33 Aim 3 Role of Judge in Time to Permanency: Motivate the parents [The judge] was very supportive and really wanted the children with their mother. And you know basically would encourage her and would actually praise her and tell her she was doing a good job and tell her to keep it up…assuring her we were going in the right direction… [The judge] is very good about praising when youve made progress on your service plan and youre doing what youre supposed to do. [The judge] became increasingly frustrated… and really confronted the mom on how the professionals were working harder than she was and her inability to take ownership for her part that she played in this. And confronting mom on not understanding the impact it had on the children. 33

34 Aim 3 Role of Judge in Time to Permanency: Motivate social support network Motivate the case workers Role as timekeeper 34

35 Aim 3 Role of Monthly Case Review in Time to Permanency: Keeping all on task Everybody stayed on task because they knew we were gonna be staffing and we were going to be in court. So there was no room for making, for example, making a referral a week before we go to court because we were always going to court. Usually CPS cases, the hearings are every 90 days. But with this, the parents know that they have to be in court every month. It gets them motivated to get on the ball so they dont have to go to the judge in 30 days to explain to the judge why they havent done what they are supposed to have done 30 days prior. Monitor parental compliance 35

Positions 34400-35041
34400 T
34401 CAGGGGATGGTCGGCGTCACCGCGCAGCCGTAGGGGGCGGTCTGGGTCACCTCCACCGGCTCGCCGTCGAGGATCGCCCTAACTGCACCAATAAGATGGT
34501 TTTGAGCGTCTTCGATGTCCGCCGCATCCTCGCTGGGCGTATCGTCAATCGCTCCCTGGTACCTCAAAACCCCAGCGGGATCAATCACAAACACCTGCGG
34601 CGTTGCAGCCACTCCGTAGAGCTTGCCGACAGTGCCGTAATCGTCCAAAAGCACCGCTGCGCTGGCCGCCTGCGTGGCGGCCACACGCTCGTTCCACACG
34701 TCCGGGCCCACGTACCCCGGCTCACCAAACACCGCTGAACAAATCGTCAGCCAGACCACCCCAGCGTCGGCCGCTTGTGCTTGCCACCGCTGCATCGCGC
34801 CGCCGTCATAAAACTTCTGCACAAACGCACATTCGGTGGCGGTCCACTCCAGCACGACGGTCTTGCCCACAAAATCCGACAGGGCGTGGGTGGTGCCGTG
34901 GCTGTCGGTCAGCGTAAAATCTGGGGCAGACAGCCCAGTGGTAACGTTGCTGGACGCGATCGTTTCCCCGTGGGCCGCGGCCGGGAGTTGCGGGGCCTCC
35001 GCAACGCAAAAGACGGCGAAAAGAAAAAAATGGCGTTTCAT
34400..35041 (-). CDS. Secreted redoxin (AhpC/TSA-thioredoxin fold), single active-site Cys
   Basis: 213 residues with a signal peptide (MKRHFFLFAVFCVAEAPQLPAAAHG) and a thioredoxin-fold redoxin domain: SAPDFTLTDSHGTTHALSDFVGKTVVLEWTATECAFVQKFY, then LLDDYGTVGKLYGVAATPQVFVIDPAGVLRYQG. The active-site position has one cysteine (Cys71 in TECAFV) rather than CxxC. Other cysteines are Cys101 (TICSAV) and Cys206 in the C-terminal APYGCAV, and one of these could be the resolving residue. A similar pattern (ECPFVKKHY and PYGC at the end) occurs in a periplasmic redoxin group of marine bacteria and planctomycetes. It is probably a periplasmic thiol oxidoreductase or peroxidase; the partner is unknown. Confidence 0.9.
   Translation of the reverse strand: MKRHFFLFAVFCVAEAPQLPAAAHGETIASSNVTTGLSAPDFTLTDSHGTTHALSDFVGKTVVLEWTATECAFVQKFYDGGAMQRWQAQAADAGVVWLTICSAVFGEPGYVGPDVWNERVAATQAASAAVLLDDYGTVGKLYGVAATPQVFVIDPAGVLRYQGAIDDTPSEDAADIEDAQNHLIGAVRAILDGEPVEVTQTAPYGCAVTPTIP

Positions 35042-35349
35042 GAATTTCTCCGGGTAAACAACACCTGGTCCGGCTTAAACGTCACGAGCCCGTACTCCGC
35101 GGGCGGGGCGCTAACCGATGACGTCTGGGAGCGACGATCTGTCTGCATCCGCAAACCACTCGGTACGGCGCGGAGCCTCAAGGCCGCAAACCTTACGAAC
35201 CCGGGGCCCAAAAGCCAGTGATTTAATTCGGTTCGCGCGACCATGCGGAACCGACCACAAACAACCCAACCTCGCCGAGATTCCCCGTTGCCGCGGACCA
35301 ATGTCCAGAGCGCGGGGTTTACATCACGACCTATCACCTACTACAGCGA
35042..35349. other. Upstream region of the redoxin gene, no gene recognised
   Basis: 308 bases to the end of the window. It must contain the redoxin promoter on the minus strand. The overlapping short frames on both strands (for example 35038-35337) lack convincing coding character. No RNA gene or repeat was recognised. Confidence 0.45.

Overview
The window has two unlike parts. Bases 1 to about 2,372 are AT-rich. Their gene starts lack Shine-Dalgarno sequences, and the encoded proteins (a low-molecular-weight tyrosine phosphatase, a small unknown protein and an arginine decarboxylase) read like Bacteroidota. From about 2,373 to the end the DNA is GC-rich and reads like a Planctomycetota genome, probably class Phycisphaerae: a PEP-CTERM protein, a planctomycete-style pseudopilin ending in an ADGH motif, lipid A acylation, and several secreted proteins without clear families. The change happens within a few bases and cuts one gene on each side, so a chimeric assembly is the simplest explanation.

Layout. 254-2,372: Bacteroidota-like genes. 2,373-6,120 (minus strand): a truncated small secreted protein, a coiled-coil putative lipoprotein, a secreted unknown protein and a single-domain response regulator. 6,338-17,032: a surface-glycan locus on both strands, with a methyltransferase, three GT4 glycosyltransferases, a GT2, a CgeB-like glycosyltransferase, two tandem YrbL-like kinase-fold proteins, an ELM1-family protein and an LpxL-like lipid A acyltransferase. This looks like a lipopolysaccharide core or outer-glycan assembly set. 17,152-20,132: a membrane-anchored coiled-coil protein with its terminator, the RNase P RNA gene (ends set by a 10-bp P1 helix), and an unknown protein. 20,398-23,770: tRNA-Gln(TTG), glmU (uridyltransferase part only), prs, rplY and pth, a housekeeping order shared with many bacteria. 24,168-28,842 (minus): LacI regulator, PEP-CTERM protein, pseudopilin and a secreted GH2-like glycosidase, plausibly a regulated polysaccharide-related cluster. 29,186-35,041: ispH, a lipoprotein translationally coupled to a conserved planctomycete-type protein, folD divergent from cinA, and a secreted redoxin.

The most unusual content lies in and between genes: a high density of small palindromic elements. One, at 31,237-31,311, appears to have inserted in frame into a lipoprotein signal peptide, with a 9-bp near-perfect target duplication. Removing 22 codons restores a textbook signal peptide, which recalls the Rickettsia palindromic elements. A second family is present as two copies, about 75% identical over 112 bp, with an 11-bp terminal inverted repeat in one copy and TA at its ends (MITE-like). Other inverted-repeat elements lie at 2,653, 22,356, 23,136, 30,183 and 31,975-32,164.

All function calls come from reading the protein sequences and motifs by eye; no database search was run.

36 Aim 3 Fast v. Slow case comparison Program is consistent across the cases - All have monthly case reviews -Judge has equal contact with cases 36

37 Aim 3 37

38 Conclusion The ZTT Court Teams program reduces time to official permanency, but not time to move in permanency More kids are exiting foster care through reunification and less through adoption Though – ZTT Court Teams cases are exiting faster regardless of type of exit The program operates consistently for both fast and slow cases The judge and the monthly case review components appear to be most linked to time to permanency 38

39 Limitations and Next Steps Quantitative study Propensity score subject to omitted variable bias Only considers childs first episode in child welfare Assess effect of number of court hearings Are all types of exits equal? Next step – cost effectiveness study 39

40 Limitations and Next Steps Qualitative study Only one person coded and analyzed data Sorted by time to move in permanency Collected before completed quantitative analysis Site differences – fidelity to the model? 40

41 Reflections Judge Constance Cohen Polk County, Iowa Judge Ernestine Gray Orleans Parish, Louisiana Judge Michael McPhail Forrest County, Mississippi 41